So, learn to not have to clip out at all. You’re going to love staying clipped in throughout the spin. As you learn to clip in and out, don’t look down at the pedals. Looking down just isn’t a great habit for a DH rider.

How to Clip in and Out On Clipless Pedals

To learn how to clip in and out easily, walk your bike to your garage. Then, mount it and lean against a wall. Next, clip in with the pedal in the bottom position and then do it with the pedal up.

Also, clip out with the pedal up and then down. Practice clipping in and clipping out about 100 times. At that point, your confidence around clipping in and out will be at a great place.

Now, go for a spin and repeat the steps above. Do this a couple rides. You’ll eventually absorb this little technique into your muscle memory. The process will become second nature — you’ll clip in or out without thinking.

Finally, ride moderately fast on a gentle slope and slam on your brakes. Once you’ve come to a stop, unclip. You can clip out starting with the left foot or the right one. Just make sure you end up standing away from traffic.

If you have the tension in the pedals set right, your feet shouldn’t take more than a fraction of a second to unclip.

Unclipping only works when your bike (and you) are standing at an angle to the ground. It won’t happen when you’re standing perpendicular to the trail.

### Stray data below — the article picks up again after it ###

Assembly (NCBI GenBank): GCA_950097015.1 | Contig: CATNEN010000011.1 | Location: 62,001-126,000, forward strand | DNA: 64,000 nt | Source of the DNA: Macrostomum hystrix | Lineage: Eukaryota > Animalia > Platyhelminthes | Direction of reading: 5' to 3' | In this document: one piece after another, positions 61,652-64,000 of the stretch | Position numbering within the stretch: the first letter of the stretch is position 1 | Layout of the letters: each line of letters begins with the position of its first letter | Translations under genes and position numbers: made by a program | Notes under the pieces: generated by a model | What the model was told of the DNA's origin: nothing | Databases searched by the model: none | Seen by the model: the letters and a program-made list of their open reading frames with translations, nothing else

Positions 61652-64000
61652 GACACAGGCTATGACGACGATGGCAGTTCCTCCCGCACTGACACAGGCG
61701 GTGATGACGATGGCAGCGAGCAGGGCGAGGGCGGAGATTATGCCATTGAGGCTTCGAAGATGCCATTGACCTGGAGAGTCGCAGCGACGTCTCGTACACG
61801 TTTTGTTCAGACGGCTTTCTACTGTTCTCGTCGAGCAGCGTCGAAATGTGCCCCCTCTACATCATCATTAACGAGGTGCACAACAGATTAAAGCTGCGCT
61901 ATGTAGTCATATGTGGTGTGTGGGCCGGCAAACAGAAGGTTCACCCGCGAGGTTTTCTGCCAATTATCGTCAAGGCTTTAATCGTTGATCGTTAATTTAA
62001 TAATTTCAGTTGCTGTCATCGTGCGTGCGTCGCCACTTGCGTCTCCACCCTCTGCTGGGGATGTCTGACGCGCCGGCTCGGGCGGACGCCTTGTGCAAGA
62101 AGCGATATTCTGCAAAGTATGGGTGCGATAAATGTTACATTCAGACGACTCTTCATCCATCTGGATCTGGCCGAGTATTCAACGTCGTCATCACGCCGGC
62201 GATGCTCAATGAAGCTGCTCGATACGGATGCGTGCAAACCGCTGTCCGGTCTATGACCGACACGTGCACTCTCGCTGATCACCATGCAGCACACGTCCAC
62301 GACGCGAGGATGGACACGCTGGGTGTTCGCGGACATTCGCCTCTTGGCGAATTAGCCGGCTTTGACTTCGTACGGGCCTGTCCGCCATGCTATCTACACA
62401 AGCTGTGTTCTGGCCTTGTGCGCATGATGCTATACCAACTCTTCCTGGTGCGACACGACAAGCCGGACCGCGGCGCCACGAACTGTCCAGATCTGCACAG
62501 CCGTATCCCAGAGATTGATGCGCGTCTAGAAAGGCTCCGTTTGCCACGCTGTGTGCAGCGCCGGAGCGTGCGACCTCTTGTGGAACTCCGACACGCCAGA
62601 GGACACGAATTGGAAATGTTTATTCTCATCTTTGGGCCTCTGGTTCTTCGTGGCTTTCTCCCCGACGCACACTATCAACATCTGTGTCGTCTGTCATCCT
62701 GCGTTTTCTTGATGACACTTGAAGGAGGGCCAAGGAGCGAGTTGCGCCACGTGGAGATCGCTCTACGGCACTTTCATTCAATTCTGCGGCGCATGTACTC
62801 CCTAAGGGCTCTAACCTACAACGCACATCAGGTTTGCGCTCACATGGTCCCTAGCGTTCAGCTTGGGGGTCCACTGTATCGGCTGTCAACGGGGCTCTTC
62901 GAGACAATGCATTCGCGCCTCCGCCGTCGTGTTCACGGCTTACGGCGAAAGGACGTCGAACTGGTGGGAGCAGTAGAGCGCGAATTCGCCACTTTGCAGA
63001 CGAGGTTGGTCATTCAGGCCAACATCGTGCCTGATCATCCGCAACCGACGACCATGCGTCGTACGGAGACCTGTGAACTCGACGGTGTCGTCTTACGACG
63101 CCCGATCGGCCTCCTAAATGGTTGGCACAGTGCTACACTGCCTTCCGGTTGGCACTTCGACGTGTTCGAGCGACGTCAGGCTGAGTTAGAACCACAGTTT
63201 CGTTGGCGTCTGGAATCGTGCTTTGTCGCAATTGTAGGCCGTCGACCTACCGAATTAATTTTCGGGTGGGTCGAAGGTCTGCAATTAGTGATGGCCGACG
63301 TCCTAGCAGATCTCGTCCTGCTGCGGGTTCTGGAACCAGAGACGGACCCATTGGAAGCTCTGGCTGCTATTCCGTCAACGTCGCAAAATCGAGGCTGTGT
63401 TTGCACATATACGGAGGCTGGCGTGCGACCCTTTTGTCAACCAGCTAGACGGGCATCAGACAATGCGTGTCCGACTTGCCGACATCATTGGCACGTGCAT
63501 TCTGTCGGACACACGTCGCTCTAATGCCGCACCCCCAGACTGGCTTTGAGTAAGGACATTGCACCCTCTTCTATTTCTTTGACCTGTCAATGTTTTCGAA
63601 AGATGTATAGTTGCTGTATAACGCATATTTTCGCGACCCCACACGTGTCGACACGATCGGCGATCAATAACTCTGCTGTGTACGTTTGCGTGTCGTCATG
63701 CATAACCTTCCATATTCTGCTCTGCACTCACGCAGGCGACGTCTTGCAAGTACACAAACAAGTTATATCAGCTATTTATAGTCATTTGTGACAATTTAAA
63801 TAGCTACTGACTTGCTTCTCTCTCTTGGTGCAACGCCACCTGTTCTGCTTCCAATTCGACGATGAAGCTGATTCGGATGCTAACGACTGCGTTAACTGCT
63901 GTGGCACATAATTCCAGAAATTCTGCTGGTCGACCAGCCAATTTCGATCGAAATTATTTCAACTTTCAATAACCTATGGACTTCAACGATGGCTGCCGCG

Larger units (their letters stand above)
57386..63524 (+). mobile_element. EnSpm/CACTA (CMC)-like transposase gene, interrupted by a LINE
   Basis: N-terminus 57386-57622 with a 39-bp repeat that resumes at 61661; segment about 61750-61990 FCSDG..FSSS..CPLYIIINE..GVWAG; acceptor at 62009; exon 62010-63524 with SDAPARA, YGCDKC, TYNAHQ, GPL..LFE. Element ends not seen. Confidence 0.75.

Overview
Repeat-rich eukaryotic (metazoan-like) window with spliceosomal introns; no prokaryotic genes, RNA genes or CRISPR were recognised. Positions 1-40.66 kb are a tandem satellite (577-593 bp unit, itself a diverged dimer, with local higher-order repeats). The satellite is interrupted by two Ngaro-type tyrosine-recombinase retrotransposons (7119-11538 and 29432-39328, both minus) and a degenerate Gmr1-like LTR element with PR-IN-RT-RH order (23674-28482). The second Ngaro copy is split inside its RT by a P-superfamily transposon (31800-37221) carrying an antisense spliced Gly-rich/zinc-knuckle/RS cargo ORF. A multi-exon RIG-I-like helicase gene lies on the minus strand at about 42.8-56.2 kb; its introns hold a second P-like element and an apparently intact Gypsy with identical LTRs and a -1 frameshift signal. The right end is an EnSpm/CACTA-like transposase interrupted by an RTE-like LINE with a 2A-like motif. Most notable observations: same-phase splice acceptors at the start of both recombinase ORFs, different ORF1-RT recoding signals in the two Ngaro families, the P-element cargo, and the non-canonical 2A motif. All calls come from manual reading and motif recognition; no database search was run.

9. Give Yourself Some Pep Talk

You’re a cyclist, not a motivational speaker. But giving yourself a little pep talk especially at the top of the descent sure helps.

Thoughts are things, they say.

If you’re thinking, “IMA miss and fall off the side of the mountain” all the time, guess what’ll happen? You’ll wipe out more often. Cycling may be mechanical, but it’s also mental to some extent.

Instead, start saying things like, “IMA learning to ride downhill faster even without needing the brakes. IMA becoming a better rider. IMA practicing harder each day. And now, IMA ride downhill without fear.”

But talk is just…talk. In the end, consistent practice delivers the greatest ROI.

How to Conquer the Fear of Downhill MTB: Final Thoughts

Battling mountain biking fears is normal, but you shouldn’t let the fear immobilize you completely.

First off, wear a good helmet before getting in the saddle. Helmeting up is an extremely effective confidence booster. Also, wear decent shin pads, elbow pads, and elbow pads. It may feel like overkill down the road, but when starting out, putting on protective pads makes tons of sense.

Don’t try to ride too fast in an attempt to seem cool or competent. Ride at your level of ability, which might mean riding solo in some cases. Tell yourself you won’t fall, and that you’ll be OK each ride. Part of the battle against mountain biking fear is mental.

One more thing. Learn how to brake like a pro. Additionally, learn how to clip out as that can save your life literally. Most importantly, keep practicing. Keep improving and doing more each time you go out MTBing.

If you do all these things consistently, you’ll definitely overcome the fear of crashing mountain biking.